woensdag 8 oktober 2014

The 'Sioux Chef' on the Map

A nice piece came my way via Twitter: "The 'Sioux Chef' Is Putting Pre-Colonization Food Back On The Menu" about Sean Sherman, cook and student of the ethnobotany of his own Oglala Lakota tribe. I like projects like these. Map your Recipe, a website that can find the fruits and vegetables in a recipe and show where they were domesticated, was created with the intent of analyzing exactly such things. I do not have Sherman's recipes of course but using the gallery page from his website it is possible to get some of his ingredients. Here is what happens when you put them on the map:



The graph on the right shows that for these few ingredients as many are native to the new world as are native to the old world. The second thing that is immediately clear is that most of these plants were never domesticated at all.

But what does this mean in regard with the claim of Sherman cooking food from before pre-colonization? As I have been saying all cooking is fusion cooking and the origin of an ingredient has nothing to do with authenticity (the pizza is no less Italian for using the South American tomato). In this case it is even more interesting because it is perfectly feasible for a 17th/18th/19th century non-colonized prairie Lakota to eat plants brought to the continent by European invaders. This is the point made by Alfred W. Crosby in his book Ecological Imperialism. A plant like the humble dandelion was preparing the ground for the European onslaught long before they themselves got that far west.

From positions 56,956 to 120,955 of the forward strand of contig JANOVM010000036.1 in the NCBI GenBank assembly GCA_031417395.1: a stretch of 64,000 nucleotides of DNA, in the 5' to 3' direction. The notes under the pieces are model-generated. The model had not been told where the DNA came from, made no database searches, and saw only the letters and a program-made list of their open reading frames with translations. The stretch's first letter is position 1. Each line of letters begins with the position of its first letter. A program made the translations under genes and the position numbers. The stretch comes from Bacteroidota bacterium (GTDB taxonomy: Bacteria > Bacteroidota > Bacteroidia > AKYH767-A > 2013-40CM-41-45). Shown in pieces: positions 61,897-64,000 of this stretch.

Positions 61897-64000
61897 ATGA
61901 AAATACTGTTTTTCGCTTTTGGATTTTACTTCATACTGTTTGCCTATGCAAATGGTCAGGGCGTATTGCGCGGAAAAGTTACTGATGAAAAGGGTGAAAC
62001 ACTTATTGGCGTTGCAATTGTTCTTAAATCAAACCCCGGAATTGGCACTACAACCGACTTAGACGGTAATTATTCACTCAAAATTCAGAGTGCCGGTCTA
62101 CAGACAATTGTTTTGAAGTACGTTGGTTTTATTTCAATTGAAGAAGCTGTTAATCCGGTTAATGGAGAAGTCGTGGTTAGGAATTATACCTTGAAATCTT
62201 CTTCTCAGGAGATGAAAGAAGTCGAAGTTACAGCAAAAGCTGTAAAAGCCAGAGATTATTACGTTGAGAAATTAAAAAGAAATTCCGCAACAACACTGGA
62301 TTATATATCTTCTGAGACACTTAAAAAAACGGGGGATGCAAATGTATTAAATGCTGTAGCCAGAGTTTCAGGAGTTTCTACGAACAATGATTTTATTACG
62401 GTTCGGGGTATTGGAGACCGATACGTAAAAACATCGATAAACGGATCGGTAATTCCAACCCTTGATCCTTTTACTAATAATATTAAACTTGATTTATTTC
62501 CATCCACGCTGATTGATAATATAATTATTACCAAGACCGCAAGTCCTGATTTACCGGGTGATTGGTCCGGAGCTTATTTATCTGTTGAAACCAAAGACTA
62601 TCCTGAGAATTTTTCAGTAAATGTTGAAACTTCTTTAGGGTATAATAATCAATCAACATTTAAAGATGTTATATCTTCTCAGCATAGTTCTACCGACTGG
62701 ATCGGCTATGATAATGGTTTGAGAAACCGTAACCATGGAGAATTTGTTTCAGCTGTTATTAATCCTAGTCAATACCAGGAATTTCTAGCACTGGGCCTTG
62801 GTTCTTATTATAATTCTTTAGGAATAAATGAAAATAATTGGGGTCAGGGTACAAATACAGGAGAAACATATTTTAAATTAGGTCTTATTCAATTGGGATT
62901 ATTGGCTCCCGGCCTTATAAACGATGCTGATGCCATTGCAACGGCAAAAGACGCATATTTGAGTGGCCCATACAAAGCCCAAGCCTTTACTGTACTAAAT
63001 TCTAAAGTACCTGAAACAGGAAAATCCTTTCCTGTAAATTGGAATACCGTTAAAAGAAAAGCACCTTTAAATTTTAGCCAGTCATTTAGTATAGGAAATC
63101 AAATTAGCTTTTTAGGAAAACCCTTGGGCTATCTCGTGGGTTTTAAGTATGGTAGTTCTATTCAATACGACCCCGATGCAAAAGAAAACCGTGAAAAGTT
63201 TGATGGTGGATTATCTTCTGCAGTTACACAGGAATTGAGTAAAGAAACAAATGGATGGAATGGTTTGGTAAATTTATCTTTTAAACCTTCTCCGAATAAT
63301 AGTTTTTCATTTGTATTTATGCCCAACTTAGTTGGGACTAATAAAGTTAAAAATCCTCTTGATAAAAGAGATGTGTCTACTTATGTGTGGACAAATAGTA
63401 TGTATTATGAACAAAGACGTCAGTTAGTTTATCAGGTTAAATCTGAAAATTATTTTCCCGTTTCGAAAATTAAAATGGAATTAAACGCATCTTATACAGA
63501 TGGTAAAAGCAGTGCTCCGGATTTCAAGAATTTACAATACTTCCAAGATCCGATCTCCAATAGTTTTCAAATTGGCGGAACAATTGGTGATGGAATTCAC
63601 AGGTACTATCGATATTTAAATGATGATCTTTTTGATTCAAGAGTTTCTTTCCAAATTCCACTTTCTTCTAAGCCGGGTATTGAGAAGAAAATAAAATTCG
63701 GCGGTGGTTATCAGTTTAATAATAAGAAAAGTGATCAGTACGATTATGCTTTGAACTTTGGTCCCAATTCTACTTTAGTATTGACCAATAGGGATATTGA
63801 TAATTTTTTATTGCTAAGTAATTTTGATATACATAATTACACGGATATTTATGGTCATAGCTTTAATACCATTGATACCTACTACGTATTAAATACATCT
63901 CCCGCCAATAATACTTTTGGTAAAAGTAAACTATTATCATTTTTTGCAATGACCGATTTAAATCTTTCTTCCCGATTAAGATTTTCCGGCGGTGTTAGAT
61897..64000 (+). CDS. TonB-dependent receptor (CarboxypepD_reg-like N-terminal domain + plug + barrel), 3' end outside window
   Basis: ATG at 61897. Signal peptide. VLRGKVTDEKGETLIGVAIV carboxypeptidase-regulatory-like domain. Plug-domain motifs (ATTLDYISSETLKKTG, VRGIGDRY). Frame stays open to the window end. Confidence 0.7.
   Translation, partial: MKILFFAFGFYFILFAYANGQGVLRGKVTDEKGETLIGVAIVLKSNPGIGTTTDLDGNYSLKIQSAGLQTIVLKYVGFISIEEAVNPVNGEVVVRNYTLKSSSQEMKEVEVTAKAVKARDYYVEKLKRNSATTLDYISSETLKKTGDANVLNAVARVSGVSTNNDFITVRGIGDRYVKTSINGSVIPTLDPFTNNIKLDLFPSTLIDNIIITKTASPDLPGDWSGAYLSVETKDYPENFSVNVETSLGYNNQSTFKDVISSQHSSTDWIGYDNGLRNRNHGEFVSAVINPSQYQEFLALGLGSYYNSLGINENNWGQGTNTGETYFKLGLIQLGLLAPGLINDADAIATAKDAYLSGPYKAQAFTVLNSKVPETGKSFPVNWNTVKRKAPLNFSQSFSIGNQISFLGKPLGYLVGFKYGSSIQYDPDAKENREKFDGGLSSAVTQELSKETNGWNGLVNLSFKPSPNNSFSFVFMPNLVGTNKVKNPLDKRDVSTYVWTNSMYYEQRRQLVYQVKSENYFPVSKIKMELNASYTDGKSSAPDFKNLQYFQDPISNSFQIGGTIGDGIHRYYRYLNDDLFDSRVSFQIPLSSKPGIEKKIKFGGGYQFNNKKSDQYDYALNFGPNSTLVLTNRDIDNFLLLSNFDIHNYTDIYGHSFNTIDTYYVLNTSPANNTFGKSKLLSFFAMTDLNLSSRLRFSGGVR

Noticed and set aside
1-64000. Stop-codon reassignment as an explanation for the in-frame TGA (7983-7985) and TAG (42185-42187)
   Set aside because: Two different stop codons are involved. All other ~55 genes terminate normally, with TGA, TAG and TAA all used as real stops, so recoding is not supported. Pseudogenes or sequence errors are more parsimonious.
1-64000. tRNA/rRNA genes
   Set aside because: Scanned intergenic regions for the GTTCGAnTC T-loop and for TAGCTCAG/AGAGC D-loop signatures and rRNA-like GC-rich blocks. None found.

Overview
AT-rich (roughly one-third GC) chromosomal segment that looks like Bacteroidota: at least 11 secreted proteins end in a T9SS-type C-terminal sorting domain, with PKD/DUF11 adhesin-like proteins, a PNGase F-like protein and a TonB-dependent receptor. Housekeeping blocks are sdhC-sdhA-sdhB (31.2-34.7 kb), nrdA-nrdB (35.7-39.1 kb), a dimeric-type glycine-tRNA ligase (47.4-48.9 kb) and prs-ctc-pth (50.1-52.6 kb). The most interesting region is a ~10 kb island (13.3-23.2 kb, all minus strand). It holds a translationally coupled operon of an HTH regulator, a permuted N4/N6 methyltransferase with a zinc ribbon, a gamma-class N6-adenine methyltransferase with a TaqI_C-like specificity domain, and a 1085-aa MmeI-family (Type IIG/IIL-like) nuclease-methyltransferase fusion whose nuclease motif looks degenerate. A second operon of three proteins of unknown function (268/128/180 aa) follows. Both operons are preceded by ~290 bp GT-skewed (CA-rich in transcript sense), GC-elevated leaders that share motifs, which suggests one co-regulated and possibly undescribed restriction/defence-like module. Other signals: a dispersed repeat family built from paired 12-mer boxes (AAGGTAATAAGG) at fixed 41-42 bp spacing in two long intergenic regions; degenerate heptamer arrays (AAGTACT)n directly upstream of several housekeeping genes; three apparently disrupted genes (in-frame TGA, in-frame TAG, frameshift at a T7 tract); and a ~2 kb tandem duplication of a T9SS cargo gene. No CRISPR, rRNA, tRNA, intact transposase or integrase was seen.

My great plains anthropology is sketchy but it is to be remembered that this was a way of life made possible by the horse, a European animal. The various nations (or even empires) of plain Indians who learned how to re-domesticate (and later breed) feral horses in order to live out on the prairie are among few recorded examples of formerly sedentary people becoming nomadic. Their way of life was a creative and successful response to new pressures and new opportunities. It makes sense that this creativity would also act on new plants. It is part of their genius. The map is a way to show this.

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